After Yang

After Yang ★★★★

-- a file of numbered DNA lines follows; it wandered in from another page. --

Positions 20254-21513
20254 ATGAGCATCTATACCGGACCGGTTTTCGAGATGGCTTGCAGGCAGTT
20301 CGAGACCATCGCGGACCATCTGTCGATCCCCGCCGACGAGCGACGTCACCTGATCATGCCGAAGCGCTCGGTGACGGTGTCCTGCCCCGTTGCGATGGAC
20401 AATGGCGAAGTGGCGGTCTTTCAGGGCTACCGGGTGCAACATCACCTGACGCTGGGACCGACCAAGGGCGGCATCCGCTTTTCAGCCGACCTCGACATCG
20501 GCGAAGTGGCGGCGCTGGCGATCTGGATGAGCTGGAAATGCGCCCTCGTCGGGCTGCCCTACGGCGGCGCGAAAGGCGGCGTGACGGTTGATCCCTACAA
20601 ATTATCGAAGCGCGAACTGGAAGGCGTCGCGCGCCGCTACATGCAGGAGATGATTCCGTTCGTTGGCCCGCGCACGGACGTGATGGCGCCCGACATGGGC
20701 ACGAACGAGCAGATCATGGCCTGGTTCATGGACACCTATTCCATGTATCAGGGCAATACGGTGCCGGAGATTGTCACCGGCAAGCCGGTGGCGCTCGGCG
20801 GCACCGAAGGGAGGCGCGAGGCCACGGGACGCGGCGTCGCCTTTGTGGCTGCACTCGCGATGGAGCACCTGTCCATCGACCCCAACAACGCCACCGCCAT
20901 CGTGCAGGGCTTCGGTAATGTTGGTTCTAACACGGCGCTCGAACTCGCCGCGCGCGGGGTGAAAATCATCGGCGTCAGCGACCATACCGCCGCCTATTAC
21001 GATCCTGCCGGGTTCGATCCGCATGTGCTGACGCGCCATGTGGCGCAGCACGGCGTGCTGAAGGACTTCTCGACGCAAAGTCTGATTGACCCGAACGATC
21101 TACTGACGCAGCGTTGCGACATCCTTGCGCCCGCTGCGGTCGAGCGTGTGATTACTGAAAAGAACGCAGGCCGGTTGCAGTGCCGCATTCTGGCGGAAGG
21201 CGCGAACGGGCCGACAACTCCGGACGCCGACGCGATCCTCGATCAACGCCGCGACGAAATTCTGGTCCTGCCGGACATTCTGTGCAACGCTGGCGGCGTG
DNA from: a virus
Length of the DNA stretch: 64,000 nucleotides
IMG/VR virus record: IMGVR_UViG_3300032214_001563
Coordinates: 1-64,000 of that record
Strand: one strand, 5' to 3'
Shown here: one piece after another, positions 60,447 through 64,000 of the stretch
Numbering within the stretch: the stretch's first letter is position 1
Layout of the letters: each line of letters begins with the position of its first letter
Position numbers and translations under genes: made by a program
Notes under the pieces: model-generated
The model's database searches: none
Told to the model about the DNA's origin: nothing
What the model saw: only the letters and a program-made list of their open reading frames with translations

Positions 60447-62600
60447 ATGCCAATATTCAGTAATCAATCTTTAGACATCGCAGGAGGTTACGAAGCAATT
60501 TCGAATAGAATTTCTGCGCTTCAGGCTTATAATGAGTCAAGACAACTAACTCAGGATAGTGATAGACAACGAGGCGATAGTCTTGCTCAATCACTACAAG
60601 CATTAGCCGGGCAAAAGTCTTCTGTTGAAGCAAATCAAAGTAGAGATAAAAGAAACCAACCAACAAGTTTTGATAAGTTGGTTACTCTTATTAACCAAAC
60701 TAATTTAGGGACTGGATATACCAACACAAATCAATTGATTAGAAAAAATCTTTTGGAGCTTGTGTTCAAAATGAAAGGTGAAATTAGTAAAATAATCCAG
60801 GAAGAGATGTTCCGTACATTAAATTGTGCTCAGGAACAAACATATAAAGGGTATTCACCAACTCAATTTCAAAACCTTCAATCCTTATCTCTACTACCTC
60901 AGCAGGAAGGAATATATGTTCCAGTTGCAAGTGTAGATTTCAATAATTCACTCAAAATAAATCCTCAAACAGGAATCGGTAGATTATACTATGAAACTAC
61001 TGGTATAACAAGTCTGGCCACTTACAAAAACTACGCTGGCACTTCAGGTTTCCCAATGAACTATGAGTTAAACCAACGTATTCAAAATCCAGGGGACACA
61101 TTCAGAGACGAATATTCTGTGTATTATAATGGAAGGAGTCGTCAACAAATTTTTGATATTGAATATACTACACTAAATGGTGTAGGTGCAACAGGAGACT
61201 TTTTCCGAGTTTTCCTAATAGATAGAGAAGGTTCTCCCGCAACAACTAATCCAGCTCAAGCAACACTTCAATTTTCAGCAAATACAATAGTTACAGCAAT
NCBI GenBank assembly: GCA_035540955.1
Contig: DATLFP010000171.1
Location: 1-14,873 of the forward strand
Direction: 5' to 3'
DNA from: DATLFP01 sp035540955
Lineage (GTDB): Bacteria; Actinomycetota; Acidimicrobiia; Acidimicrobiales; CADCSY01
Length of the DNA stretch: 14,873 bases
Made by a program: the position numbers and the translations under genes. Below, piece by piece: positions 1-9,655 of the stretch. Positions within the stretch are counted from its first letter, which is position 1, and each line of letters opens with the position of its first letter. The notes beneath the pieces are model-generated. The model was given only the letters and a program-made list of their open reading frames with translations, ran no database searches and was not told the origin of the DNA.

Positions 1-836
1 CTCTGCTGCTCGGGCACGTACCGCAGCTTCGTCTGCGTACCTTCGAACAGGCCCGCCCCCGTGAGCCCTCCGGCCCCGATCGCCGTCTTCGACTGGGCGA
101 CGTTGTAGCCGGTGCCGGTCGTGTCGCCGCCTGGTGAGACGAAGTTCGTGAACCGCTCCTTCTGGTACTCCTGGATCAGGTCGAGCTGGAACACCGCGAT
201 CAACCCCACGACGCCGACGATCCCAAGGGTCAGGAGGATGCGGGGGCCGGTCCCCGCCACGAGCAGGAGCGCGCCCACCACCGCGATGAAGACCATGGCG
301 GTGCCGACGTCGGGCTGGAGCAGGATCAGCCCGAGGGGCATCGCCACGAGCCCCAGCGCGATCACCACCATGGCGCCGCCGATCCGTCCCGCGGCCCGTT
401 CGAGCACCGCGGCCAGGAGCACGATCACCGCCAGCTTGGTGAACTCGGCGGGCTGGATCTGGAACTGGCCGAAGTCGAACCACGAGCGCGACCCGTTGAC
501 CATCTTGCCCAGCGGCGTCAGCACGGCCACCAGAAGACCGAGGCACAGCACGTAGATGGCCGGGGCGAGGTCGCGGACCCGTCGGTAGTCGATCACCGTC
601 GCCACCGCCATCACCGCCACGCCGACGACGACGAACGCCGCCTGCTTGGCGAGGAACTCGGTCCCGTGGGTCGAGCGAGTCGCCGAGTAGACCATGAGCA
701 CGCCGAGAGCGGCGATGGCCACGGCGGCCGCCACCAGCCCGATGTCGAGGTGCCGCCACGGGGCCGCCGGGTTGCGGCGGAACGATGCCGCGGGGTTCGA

This movie is guilty, as was Kogonada’s debut, “Columbus,” of some of the preening preciousness that has become prevalent over the past decade in indie movies—a preponderance of whispering voices, a disinclination towards dramatic plot twists, a conspicuous omission of explicit script references to key world building points, and an overriding cinematic politeness. But I’m not complaining because there’s also an emotional acuity here that far transcends its formal artifice. The film’s examination of the second class citizenship of humanity’s companion creatures—androids, nominally, though basically pets—is winningly complex and revealing. In addition to a deft understanding of the hierarchical dynamics at play here between humans and their creations, Kogonada smartly grounds the fantastical premise within quotidian details: struggling to make a family business work, straining to connect with a spouse, fretting over the emotional and cultural growth of a child. There’s also an acknowledgment of the contradictions of living with technology: ambivalence towards encroachments on privacy, irreconcilable prejudices against certain innovations and acceptance of others (clones vs. androids), wariness of over-reliance on things intended to make our lives easier, and the timeless dad urge to get a good deal on any given tech product by buying it refurbished. The world of “After Yang” is set in some indeterminate future, but like the best science fiction, it’s still unmistakably about the time in which it was made.

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